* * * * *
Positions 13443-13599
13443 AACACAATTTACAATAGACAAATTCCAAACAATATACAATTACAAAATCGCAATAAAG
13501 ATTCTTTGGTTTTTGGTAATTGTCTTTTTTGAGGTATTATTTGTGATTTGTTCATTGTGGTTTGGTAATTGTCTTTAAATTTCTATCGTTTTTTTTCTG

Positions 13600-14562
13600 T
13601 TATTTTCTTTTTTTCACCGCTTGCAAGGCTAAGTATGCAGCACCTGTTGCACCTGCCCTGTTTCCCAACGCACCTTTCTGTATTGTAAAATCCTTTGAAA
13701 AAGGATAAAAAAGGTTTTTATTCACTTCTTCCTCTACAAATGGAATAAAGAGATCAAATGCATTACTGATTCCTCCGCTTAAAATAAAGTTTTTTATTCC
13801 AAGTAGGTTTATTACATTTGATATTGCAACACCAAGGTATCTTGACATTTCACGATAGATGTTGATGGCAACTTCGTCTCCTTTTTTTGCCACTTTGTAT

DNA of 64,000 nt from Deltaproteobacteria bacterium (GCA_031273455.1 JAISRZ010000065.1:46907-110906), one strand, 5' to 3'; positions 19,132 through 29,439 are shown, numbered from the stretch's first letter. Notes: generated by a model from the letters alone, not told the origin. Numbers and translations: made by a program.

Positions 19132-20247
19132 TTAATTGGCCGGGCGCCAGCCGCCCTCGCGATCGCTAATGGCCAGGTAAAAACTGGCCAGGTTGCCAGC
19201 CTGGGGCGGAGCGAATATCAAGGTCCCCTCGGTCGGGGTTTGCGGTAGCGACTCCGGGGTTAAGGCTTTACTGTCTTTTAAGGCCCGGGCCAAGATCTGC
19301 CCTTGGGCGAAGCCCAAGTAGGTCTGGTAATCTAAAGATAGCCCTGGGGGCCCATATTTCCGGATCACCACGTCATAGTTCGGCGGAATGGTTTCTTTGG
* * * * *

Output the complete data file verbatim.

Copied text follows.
Positions 13443-13599
13443 AACACAATTTACAATAGACAAATTCCAAACAATATACAATTACAAAATCGCAATAAAG
13501 ATTCTTTGGTTTTTGGTAATTGTCTTTTTTGAGGTATTATTTGTGATTTGTTCATTGTGGTTTGGTAATTGTCTTTAAATTTCTATCGTTTTTTTTCTG

Positions 13600-14562
13600 T
13601 TATTTTCTTTTTTTCACCGCTTGCAAGGCTAAGTATGCAGCACCTGTTGCACCTGCCCTGTTTCCCAACGCACCTTTCTGTATTGTAAAATCCTTTGAAA
13701 AAGGATAAAAAAGGTTTTTATTCACTTCTTCCTCTACAAATGGAATAAAGAGATCAAATGCATTACTGATTCCTCCGCTTAAAATAAAGTTTTTTATTCC
13801 AAGTAGGTTTATTACATTTGATATTGCAACACCAAGGTATCTTGACATTTCACGATAGATGTTGATGGCAACTTCGTCTCCTTTTTTTGCCACTTTGTAT

DNA of 64,000 nt from Deltaproteobacteria bacterium (GCA_031273455.1 JAISRZ010000065.1:46907-110906), one strand, 5' to 3'; positions 19,132 through 29,439 are shown, numbered from the stretch's first letter. Notes: generated by a model from the letters alone, not told the origin. Numbers and translations: made by a program.

Positions 19132-20247
19132 TTAATTGGCCGGGCGCCAGCCGCCCTCGCGATCGCTAATGGCCAGGTAAAAACTGGCCAGGTTGCCAGC
19201 CTGGGGCGGAGCGAATATCAAGGTCCCCTCGGTCGGGGTTTGCGGTAGCGACTCCGGGGTTAAGGCTTTACTGTCTTTTAAGGCCCGGGCCAAGATCTGC
19301 CCTTGGGCGAAGCCCAAGTAGGTCTGGTAATCTAAAGATAGCCCTGGGGGCCCATATTTCCGGATCACCACGTCATAGTTCGGCGGAATGGTTTCTTTGG